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Vietnamese adults and their manga obsession

By Minh Trang   April 25, 2022 | 09:15 pm PT
When asked how many comics he currently owns, Nguyen Hoang Viet stayed silent for a moment before shaking his head and admitting he has "lost count."

Viet has a 30-square-meter room just for storing his comic books, but even that is not big enough for all of them, and so he has had to store some in cardboard boxes.

"One time I helped a friend buy a comic book he liked. When it later got mixed up with the stacks of comics in my house, I wasn't able to find it to give to my friend."

Two bookshelves in Nguyen Hoang Viets house are stacked with comic books. Photo courtesy of Viet

Two bookshelves in Nguyen Hoang Viet's house stacked with comic books. Photo courtesy of Viet

The 29-year-old from Hanoi's Hai Ba Trung District was first exposed to Japanese comics (manga) when he was four years old.

"My parents would give my sister a comic book every time she got a high score, and I got to read them as well. I still remember vividly that 'Duong Dan Den Khung Thanh' (The Path To The Goal, Kattobi Itto in Japanese) volume 18, was the first ever comic I read."

He gradually began to develop a passion for collecting comic books. In 2011 he became the admin of an online community group where people exchanged and shared information about manga.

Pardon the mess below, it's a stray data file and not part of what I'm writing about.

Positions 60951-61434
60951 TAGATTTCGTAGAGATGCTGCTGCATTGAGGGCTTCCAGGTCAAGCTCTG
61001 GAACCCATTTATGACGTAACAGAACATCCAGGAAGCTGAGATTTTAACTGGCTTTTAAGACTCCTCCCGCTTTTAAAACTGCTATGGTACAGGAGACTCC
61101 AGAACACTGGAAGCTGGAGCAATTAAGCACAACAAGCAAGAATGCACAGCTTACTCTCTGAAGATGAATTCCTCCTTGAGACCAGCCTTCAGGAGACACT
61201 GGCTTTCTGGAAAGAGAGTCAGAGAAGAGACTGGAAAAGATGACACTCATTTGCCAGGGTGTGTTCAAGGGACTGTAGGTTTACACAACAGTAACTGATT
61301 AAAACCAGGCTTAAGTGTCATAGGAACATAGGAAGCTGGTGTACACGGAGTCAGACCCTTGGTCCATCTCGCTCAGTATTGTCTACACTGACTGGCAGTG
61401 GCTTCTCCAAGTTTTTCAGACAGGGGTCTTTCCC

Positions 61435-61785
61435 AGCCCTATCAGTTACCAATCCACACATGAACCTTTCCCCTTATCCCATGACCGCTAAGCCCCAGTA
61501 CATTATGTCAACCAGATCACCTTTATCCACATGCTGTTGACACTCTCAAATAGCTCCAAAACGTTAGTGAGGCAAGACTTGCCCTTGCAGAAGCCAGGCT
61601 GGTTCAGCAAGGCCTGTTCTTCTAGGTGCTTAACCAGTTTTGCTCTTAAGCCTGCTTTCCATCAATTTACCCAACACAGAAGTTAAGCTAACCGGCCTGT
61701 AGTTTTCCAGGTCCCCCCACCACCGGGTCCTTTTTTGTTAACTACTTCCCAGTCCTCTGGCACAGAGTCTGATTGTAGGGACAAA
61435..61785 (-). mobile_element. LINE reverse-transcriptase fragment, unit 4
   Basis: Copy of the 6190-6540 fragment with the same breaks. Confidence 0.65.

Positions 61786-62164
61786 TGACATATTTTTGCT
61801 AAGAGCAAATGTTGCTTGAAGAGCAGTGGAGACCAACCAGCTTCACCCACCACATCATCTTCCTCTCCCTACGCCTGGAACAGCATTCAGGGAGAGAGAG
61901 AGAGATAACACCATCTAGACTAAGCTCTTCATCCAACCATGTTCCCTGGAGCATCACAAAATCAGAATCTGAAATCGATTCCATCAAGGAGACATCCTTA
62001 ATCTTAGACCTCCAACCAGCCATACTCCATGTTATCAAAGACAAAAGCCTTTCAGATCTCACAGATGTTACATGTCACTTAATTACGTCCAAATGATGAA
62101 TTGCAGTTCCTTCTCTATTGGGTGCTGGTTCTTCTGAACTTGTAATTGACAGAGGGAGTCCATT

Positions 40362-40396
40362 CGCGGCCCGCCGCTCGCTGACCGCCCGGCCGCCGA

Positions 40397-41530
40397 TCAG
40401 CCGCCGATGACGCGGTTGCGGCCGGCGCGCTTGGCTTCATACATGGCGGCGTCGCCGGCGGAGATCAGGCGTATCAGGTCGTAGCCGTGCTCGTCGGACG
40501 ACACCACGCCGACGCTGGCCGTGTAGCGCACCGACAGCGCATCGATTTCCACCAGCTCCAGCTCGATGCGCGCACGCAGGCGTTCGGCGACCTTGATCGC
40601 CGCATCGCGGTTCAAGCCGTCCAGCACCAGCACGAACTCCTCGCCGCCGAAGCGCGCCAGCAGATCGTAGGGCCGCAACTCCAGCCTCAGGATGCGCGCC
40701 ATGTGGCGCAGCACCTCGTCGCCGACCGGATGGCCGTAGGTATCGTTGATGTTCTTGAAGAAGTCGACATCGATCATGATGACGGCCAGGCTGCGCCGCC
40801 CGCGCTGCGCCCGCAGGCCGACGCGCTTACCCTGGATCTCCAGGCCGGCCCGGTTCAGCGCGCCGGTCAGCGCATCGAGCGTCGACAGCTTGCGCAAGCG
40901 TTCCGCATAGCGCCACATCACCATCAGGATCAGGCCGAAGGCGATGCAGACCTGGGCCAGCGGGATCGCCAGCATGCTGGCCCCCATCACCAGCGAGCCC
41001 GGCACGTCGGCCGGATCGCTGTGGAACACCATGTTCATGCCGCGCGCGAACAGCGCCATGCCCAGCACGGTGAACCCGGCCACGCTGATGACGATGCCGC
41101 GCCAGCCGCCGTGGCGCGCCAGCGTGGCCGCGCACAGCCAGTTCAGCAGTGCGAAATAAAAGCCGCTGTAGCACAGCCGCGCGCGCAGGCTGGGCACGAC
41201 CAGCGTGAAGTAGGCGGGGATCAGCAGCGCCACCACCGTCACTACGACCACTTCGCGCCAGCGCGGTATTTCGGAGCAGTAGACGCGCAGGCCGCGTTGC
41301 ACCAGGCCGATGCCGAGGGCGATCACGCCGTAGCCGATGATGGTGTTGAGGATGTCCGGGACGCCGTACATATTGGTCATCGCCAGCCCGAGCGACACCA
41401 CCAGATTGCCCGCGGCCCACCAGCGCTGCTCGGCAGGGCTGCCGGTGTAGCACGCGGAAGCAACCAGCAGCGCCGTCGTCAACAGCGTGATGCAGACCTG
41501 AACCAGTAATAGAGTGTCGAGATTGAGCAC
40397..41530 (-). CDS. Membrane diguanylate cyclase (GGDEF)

Though he has lost count of how many manga series he currently has, he says he owns "40 out of 50 manga that are currently available in Vietnam".

He emphasizes that he collects them because it is a passion and not just for the sake of "trying to increase the quantity of his collection".

Viet claims the money he has spent on comics in the past five years would be "enough to buy an apartment in the heart of Hanoi."

Besides the manga series published in Vietnam, he also buys comics published abroad. One of his most valuable series is 'Thuy Thu Mat Trang' (Sailor Moon) with the author's signature that was sold in the U.S. for more than US$2,000 per volume.

My Chu is another big fan of manga though she is already 30 years old and married.

A large room in her and her husband's home in the U.S. is used to store more than 10,000 comics.

Chu has been a manga fan since the age of five. As a kid, she used to spend all her ‘lucky’ money and the money given to her to buy breakfast to buy comics.

After growing up, the salary from her graphic designer job has allowed her to buy 90 percent of the series released in Vietnam and 30 percent in the U.S.

She also hunts for old, rare series like the ones created by famous Japanese manga artist Osamu Tezuka (1928-1989).

To obtain them, she is willing to wait months for the shipment to arrive and pay two or three times the original price.

Adults addicted to comic books like Viet and My Chu are not uncommon, as Nguyen Thanh Tung, owner of a comic book store in Hanoi's Hai Ba Trung District points out: "50 percent of my customers are over the age of 25."

Viet too says many members of his online community group are adults. According to Facebook analysis data, the 25-34 age group accounts for 40 percent of the nearly 230,000 ‘likes’ for this page.

"There are teachers in their 50s also collecting manga," Viet says.

Manga is frequently associated with entertainment, but for adults who are addicted to comics, that is not the only reason they collect them by the thousands.